lipase


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Related to lipase: pancreatitis

lipase

(lī`pās), any enzymeenzyme,
biological catalyst. The term enzyme comes from zymosis, the Greek word for fermentation, a process accomplished by yeast cells and long known to the brewing industry, which occupied the attention of many 19th-century chemists.
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 capable of degrading lipidlipids,
a broad class of organic products found in living systems. Most are insoluble in water but soluble in nonpolar solvents. The definition excludes the mineral oils and other petroleum products obtained from fossil material.
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 molecules. The bulk of dietary lipids are a class called triacylglycerols and are attacked by lipases to yield simple fatty acidsfatty acid,
any of the organic carboxylic acids present in fats and oils as esters of glycerol. Molecular weights of fatty acids vary over a wide range. The carbon skeleton of any fatty acid is unbranched. Some fatty acids are saturated, i.e.
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 and glycerol, molecules which can permeate the membranes of the stomach and small intestine for use by the body. Gastric lipase, secreted by the stomach lining, has a pH value for optimal activity around neutrality and would appear, therefore, to be essentially inactive in the strongly acid environment of the stomach. It is suggested that this enzyme is more important for infant digestion since the gastric pH in infancy is much less acid than later in life. Most lipid digestion in the adult occurs in the upper loop of the small intestine and is accomplished by a lipase secreted by the pancreas. Phospholipases are the enzymes that degrade phospholipidsphospholipid
, lipid that in its simplest form is composed of glycerol bonded to two fatty acids and a phosphate group. The resulting compound called phosphatidic acid contains a region (the fatty acid component) that is fat-soluble along with a region (the charged phosphate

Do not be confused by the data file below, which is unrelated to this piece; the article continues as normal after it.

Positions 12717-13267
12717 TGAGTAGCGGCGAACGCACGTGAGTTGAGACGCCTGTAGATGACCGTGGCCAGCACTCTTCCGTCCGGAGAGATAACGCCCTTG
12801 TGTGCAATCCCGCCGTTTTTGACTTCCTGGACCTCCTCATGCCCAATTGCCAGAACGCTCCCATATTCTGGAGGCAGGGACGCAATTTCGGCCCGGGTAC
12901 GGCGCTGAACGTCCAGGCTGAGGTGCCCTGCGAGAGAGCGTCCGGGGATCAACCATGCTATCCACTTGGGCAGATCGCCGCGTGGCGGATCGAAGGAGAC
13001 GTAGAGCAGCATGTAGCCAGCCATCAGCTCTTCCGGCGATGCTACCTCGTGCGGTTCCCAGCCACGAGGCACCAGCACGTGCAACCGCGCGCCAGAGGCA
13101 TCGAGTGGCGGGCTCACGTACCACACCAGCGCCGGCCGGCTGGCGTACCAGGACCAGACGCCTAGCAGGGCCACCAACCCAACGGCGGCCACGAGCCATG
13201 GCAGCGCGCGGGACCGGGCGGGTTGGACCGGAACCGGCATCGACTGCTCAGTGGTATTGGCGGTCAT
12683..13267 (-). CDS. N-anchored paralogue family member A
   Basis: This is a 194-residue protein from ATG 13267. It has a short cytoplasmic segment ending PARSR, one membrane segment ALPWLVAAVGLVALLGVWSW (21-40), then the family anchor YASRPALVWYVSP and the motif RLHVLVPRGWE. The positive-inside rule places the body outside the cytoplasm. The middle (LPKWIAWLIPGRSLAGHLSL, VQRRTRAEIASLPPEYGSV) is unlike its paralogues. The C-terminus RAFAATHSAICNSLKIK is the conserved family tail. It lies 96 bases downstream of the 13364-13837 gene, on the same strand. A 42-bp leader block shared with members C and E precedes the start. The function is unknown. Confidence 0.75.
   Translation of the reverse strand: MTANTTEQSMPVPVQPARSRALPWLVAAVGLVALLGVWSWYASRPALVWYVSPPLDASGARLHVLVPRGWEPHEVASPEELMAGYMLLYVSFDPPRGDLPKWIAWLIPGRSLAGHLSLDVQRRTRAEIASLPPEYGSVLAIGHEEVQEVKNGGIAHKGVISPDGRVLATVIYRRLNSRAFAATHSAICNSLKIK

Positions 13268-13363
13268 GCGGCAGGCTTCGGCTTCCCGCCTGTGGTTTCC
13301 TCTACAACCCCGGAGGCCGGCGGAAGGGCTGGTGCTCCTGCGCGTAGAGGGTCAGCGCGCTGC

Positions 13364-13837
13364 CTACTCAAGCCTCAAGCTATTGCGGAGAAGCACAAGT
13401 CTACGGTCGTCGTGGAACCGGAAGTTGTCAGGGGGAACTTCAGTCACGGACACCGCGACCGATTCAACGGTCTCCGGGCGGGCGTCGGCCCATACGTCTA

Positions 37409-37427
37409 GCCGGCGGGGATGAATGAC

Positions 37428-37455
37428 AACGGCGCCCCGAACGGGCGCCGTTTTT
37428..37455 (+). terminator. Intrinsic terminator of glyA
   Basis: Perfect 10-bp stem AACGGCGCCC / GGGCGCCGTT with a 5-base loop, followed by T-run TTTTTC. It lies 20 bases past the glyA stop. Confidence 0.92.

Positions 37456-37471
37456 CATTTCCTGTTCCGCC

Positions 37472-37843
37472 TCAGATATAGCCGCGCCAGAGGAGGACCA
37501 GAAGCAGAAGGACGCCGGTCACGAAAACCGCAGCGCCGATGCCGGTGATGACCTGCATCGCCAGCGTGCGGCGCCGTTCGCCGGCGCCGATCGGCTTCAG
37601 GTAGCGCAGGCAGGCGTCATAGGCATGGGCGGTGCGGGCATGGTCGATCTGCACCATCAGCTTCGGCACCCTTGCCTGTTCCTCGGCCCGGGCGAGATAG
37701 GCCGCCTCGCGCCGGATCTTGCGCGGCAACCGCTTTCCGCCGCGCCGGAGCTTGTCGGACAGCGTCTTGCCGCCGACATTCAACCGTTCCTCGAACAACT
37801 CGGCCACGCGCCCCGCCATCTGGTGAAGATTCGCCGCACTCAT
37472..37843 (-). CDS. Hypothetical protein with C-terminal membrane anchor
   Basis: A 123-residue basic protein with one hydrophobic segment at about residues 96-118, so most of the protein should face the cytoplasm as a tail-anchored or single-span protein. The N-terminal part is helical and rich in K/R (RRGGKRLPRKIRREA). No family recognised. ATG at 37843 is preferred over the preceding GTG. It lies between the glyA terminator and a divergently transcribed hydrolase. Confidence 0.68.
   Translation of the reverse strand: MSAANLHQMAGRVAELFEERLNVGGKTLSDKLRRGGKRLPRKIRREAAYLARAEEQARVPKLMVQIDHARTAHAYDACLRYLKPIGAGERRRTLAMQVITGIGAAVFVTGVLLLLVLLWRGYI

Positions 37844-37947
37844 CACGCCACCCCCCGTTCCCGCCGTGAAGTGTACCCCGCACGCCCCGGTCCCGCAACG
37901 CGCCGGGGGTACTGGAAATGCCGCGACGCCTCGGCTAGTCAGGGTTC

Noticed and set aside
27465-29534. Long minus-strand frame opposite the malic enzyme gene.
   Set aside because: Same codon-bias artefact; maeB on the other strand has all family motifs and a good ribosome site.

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.

lipase

[′lī‚pās]
(biochemistry)
An enzyme that catalyzes the hydrolysis of fats or the breakdown of lipoproteins.

lipase

any of a group of fat-digesting enzymes produced in the stomach, pancreas, and liver and also occurring widely in the seeds of plants
References in periodicals archive ?
Hepatic lipase activity was measured using the enzymatic method worked by (Lott et al.
Lipase and phospholipase are abundantly found in animals, microorganisms and vegetables (Ejedegba et al.
Serum amylase and lipase levels are the most commonly requested investigations in the emergency department for the diagnosis of acute pancreatitis (AP).
However, the crucial disadvantages of feed in stability, odour and storage caused by the endogenous lipase preparations limits their utility as feed additives in livestock production [15].
The exon 8 of LPL gene is the key sequence for coding the catalytic center of lipoprotein lipase (Li et al.
We hypothesize that polymorphisms (rs320, rs285 and rs328) located in the lipoprotein lipase gene acts as exposure markers for development of stroke in Colombian population.
thuringensis TS11BP showed maximum lipase activity after 96 hr incubation (37).
3), it shows that serum amylase has increased more than >3 folds among 69 study participants and serum lipase has increased >3 folds among 77 study participants.
Literature reports various examples of lipase purification by using aqueous two phase systems (Table 1).
Os agentes da fermentacao foram os fungos filamentosos Aspergillus niger 11T53A14 (mutante obtido por tecnica convencional de exposicao a agente mutagenico) e Aspergillus niger C (selvagem), pertencentes a Colecao de Culturas da Embrapa Agroindustria de Alimentos e bons produtores de lipase (MURUCI et al.
The authors have organized the main body of their text in six chapters devoted to the fundamentals of enzymes, lipases, lipase immobilization, the kinetics of soluble and immobilized enzymes, and a variety of other related subjects.